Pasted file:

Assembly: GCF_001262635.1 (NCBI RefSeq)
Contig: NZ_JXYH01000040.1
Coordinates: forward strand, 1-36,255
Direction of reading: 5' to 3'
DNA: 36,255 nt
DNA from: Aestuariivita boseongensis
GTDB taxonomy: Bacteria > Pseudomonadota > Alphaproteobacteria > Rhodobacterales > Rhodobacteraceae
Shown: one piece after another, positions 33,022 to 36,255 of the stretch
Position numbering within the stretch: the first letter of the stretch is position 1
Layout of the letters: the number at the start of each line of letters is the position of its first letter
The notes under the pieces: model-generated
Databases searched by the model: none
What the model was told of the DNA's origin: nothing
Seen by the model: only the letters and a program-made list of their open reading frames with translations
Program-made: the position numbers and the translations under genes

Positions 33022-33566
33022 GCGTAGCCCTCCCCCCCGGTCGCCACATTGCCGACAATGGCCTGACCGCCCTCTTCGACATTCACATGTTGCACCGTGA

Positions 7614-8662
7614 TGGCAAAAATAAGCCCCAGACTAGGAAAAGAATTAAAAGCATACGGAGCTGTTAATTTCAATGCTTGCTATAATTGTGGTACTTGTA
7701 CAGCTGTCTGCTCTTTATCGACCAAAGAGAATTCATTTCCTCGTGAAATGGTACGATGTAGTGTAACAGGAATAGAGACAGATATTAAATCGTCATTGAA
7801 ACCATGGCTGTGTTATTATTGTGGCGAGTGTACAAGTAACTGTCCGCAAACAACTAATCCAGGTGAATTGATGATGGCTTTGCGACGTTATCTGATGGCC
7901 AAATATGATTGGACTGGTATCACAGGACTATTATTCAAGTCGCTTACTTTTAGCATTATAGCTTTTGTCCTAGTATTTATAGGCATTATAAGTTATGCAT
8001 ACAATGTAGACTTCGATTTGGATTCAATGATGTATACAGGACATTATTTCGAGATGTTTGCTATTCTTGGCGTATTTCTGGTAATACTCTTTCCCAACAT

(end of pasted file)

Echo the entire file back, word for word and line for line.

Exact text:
Assembly: GCF_001262635.1 (NCBI RefSeq)
Contig: NZ_JXYH01000040.1
Coordinates: forward strand, 1-36,255
Direction of reading: 5' to 3'
DNA: 36,255 nt
DNA from: Aestuariivita boseongensis
GTDB taxonomy: Bacteria > Pseudomonadota > Alphaproteobacteria > Rhodobacterales > Rhodobacteraceae
Shown: one piece after another, positions 33,022 to 36,255 of the stretch
Position numbering within the stretch: the first letter of the stretch is position 1
Layout of the letters: the number at the start of each line of letters is the position of its first letter
The notes under the pieces: model-generated
Databases searched by the model: none
What the model was told of the DNA's origin: nothing
Seen by the model: only the letters and a program-made list of their open reading frames with translations
Program-made: the position numbers and the translations under genes

Positions 33022-33566
33022 GCGTAGCCCTCCCCCCCGGTCGCCACATTGCCGACAATGGCCTGACCGCCCTCTTCGACATTCACATGTTGCACCGTGA

Positions 7614-8662
7614 TGGCAAAAATAAGCCCCAGACTAGGAAAAGAATTAAAAGCATACGGAGCTGTTAATTTCAATGCTTGCTATAATTGTGGTACTTGTA
7701 CAGCTGTCTGCTCTTTATCGACCAAAGAGAATTCATTTCCTCGTGAAATGGTACGATGTAGTGTAACAGGAATAGAGACAGATATTAAATCGTCATTGAA
7801 ACCATGGCTGTGTTATTATTGTGGCGAGTGTACAAGTAACTGTCCGCAAACAACTAATCCAGGTGAATTGATGATGGCTTTGCGACGTTATCTGATGGCC
7901 AAATATGATTGGACTGGTATCACAGGACTATTATTCAAGTCGCTTACTTTTAGCATTATAGCTTTTGTCCTAGTATTTATAGGCATTATAAGTTATGCAT
8001 ACAATGTAGACTTCGATTTGGATTCAATGATGTATACAGGACATTATTTCGAGATGTTTGCTATTCTTGGCGTATTTCTGGTAATACTCTTTCCCAACAT